RECOVERY trial halts recruitment to colchicine arm because of a lack of ‘convincing’ evidence

The anti-inflammatory drug colchicine has shown no significant difference in improving survival rates from usual care in patients with COVID-19.
colchicine pill bottle

Open access article

The Royal Pharmaceutical Society has made this article free to access in order to help healthcare professionals stay informed about an issue of national importance.

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Recruitment to the colchicine arm of the Randomised Evaluation of COVID-19 Therapy (RECOVERY) trial has closed, following a review of the available safety and efficacy data.

The trial’s independent Data Monitoring Committee (DMC) said there was “no convincing evidence” that further recruitment to the arm would provide conclusive proof of worthwhile mortality benefit either overall or in any subgroup.

Colchicine is an anti-inflammatory drug that is commonly used to treat gout and has been suggested as a treatment for COVID-19. However, to date there has been no convincing evidence of the effect of colchicine on clinical outcomes in patients admitted to hospital with COVID-19.

The DMC reviewed data on patients randomised to colchicine versus usual care alone. The preliminary analysis was based on 2,178 reported deaths among 11,162 randomised patients, 94% of whom were being treated with a corticosteroid such as dexamethasone. There was no significant difference in the primary endpoint of 28-day mortality (20% colchicine vs. 19% usual care alone; risk ratio 1.02, 95% confidence interval 0.94-1.11; P=0.63).

Follow-up of patients is ongoing and final results will be published soon.

“The RECOVERY trial has already identified two anti-inflammatory drugs — dexamethasone and tocilizumab — that improve the chances of survival for patients with severe COVID-19, so it is disappointing that colchicine, which is widely used to treat gout and other inflammatory conditions, has no effect in these patients,” said Martin Landray, professor of medicine and epidemiology at the Nuffield Department of Population Health, University of Oxford, and joint chief investigator of the RECOVERY trial.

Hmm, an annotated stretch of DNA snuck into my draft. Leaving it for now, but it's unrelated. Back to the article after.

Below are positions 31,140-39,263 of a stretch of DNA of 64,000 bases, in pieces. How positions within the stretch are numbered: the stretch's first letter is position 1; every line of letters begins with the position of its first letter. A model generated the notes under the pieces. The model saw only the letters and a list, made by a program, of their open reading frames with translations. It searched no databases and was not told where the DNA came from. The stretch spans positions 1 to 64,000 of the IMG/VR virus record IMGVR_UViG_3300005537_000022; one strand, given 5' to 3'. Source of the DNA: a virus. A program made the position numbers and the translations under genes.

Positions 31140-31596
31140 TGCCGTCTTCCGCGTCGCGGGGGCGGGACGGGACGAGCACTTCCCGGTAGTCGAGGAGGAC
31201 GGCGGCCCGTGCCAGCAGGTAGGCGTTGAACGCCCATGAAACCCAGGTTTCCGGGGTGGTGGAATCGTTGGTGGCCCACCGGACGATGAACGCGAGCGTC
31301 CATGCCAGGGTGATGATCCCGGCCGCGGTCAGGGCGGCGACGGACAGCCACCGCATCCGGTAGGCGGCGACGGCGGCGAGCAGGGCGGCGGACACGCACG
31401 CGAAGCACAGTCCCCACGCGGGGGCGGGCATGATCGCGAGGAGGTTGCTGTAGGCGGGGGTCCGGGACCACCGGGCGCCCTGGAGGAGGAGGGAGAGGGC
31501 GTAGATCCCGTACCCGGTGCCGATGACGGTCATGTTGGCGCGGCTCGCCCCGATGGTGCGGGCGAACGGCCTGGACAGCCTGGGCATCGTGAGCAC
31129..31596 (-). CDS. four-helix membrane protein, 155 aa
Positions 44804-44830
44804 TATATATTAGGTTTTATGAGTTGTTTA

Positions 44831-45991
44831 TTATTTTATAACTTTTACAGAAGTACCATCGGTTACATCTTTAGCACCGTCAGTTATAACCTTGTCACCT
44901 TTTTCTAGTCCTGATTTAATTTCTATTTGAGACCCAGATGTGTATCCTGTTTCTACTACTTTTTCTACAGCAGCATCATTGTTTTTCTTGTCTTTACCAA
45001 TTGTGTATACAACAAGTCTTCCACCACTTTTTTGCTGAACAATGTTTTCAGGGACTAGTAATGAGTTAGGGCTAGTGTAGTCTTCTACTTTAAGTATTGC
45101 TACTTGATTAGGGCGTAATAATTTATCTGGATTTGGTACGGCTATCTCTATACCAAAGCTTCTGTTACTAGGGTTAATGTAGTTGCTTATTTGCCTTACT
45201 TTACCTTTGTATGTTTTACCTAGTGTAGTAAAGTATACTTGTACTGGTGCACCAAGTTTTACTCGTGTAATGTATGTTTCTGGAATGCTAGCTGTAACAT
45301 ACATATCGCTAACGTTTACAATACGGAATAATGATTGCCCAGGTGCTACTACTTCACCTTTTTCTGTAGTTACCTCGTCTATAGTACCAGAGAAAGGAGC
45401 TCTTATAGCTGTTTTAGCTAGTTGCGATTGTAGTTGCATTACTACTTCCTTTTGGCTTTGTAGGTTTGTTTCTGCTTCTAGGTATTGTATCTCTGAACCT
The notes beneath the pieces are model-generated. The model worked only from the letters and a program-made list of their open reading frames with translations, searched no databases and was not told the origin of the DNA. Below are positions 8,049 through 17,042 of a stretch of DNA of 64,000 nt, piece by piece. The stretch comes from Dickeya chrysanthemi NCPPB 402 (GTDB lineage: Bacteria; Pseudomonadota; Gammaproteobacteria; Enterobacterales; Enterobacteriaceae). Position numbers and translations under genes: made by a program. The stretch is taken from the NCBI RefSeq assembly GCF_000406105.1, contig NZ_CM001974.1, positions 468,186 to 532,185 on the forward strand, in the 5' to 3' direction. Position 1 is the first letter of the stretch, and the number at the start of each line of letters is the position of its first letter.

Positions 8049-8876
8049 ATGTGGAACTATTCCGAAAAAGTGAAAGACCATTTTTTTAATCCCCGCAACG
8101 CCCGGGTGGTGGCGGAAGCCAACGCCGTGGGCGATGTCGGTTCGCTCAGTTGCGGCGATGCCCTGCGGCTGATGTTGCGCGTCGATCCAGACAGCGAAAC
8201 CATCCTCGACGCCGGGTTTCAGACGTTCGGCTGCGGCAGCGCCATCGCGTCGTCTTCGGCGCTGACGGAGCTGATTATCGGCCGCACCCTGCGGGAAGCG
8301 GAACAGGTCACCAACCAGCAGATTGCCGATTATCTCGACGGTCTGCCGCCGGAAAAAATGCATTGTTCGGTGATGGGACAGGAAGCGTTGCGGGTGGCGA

“We do large randomised trials to establish whether a drug that seems promising in theory has real benefits for patients in practice. Unfortunately, colchicine is not one of those.”

Peter Horby, professor of emerging infectious diseases in the Nuffield Department of Medicine, University of Oxford, and joint chief investigator for the RECOVERY trial, added that this was the “largest ever” trial of colchicine and “whilst we are disappointed that the overall result is negative, it is still important information for the future care of patients in the UK and worldwide”.

In January 2021, early unpublished results from the COLCORONA trial, announced in a press release from the Montreal Heart Institute, suggested that colchicine reduced the risk of death or hospitalisations in all 4,488 patients with COVID-19 by 21%, compared with placebo, although the results only “approached” statistical significance.

In addition, a small randomised trial, involving 72 patients, suggested it reduces the length of both supplemental oxygen therapy and hospitalisation in patients with moderate to severe COVID-19.

Read more: Everything you need to know about the COVID-19 therapy trials

Last updated
The Pharmaceutical Journal, PJ, March 2021, Vol 306, No 7947;306(7947)::DOI:10.1211/PJ.2021.1.63908

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